“The need to update the national health policy was necessitated by the major changes in the health context. The health priorities were changing from steadily declining maternal and child mortality towards the growing burden of non-communicable and infectious diseases. The second important change was the emergence of a robust health care industry estimated to be growing in double digit figures. There were also growing incidences of catastrophic health-care expenditures, which led to poverty among six per cent of the population each year. Further, a rising economic growth enabled enhanced fiscal capacity,” says Dr Hira.
While major components of this National Health Policy have successfully served 1.4 billion of Indian population, especially during the Covid 19 pandemic, weak spots such as the PPP model have remained unsuccessful over the last seven years.
Collaboration for primary, secondary, and highly specialised tertiary care services with not- for-profit organizations implemented well in many states, especially the north-east. Private providers working in rural and under-served regions, including urban health, received encouragement for capacity building, skill development, disaster management, and sharing and supporting high-value services such as ambulances, diagnostic labs, safe blood and rehabilitative or mental health services. With rapidly increasing healthcare needs that cannot be matched by the government and NGOs alone, PPPs are a preferred model, subject to equal participation from all stake holders.
However, Dr Hira says, the private sector has had much higher expectations of the public sector. With the health care needs increasing rapidly, the government and NGOs cannot macth all health care demands, hence the private sector will have to be nutured and roped in, and PPP model is one of the preferred models, subject to equal participation of all stake holders.
Dr Subhas Salunke, former Director Public Health Services, Maharashtra says, “Everything looks hunky-dory on paper, but implementation is a real challenge unless all stakeholders come together with a common intention of catering to the weaker section by providing quality health care facility. Unfortunately, neither the Central nor the State government nor the health administrators are bothered. Even though central and state governments claim that they have improved the public health scenario, in reality, the situation has remained practically the same at the grass root level.”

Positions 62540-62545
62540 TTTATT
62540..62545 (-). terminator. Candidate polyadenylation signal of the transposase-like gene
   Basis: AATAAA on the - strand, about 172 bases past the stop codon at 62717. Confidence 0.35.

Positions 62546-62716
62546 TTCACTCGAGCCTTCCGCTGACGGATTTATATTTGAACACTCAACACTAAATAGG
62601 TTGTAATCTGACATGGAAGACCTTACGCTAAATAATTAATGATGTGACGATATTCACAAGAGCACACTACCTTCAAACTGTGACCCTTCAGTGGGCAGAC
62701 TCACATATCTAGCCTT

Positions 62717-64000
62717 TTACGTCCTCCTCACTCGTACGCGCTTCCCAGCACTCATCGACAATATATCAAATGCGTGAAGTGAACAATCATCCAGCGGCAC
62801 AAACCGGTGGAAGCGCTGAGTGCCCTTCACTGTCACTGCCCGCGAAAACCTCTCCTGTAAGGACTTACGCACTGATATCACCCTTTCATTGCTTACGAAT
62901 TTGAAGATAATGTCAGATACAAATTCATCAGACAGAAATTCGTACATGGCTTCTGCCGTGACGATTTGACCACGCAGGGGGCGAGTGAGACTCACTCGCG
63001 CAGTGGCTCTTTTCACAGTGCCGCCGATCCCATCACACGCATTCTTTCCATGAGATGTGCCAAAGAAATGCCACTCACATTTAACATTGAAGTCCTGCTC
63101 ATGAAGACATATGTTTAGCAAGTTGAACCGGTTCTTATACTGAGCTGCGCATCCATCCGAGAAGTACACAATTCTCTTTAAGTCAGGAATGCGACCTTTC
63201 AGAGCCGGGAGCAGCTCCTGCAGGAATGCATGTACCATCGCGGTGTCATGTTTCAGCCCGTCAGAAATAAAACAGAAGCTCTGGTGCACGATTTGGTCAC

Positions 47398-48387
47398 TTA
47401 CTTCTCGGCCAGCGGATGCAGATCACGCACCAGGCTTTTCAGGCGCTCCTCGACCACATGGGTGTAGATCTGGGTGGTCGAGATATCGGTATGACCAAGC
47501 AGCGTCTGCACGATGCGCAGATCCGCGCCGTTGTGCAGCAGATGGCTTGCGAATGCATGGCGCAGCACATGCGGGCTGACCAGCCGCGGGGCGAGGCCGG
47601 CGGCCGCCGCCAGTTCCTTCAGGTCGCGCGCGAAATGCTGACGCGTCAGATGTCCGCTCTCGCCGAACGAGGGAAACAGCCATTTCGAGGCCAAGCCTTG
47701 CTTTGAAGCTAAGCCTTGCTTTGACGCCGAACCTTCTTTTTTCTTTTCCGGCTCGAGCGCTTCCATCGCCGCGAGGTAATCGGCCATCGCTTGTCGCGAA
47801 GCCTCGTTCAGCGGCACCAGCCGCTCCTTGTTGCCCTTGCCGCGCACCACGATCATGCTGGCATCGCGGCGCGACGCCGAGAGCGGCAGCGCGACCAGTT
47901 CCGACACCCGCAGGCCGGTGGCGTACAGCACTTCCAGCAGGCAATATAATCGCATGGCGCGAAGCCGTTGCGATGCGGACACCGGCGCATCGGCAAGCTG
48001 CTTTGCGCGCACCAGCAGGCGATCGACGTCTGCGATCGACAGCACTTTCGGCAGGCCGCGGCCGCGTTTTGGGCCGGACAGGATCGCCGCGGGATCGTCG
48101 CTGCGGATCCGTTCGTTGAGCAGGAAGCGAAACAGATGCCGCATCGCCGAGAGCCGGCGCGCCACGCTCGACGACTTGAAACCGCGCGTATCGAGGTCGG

He adds, “We must understand that there is a difference between being good in academics and being a good manager or good administrator. We have good academicians as deans of most civic and government run hospitals, and most of them hold these positions only because of their seniority. However, they have not received formal training in human resources and financial management, and hence, they have not been able to either monitor or guide implementation of PPP effectively.”
He also drew attention to the fact that public hospitals do not have the state of art health care facilities, which is available with most of the super speciality private hospitals, but the workload of the public run hospitals is too high because they cater to the poor and lower middle class population. “Even in charitable trust run hospitals, there are no checks and balances from the government or the health departments,” says Dr. Salunke, before citing a personal experience.
“A caesarean section of a relative at a super speciality hospital in Mumbai was charged Rs four lakh, which ideally should not have been more than Rs 70,000 to Rs 75,000. How can the poor and lower middle-class families afford to pay, such exorbitant rates. This itself shows that the entire health system is not designed for the weaker sections of the society.”
Dr Jacob John, a veteran Virologist, says that high volume – low profit would be the right mantra for the Indian health care sector. Dr John was was instrumental in setting up the Virology laboratory at the Christian Medical College and Hospital, Vellore over five decades ago using competitive research grants from USA, Canada, European Union and Indian Council of Medical Research (ICMR)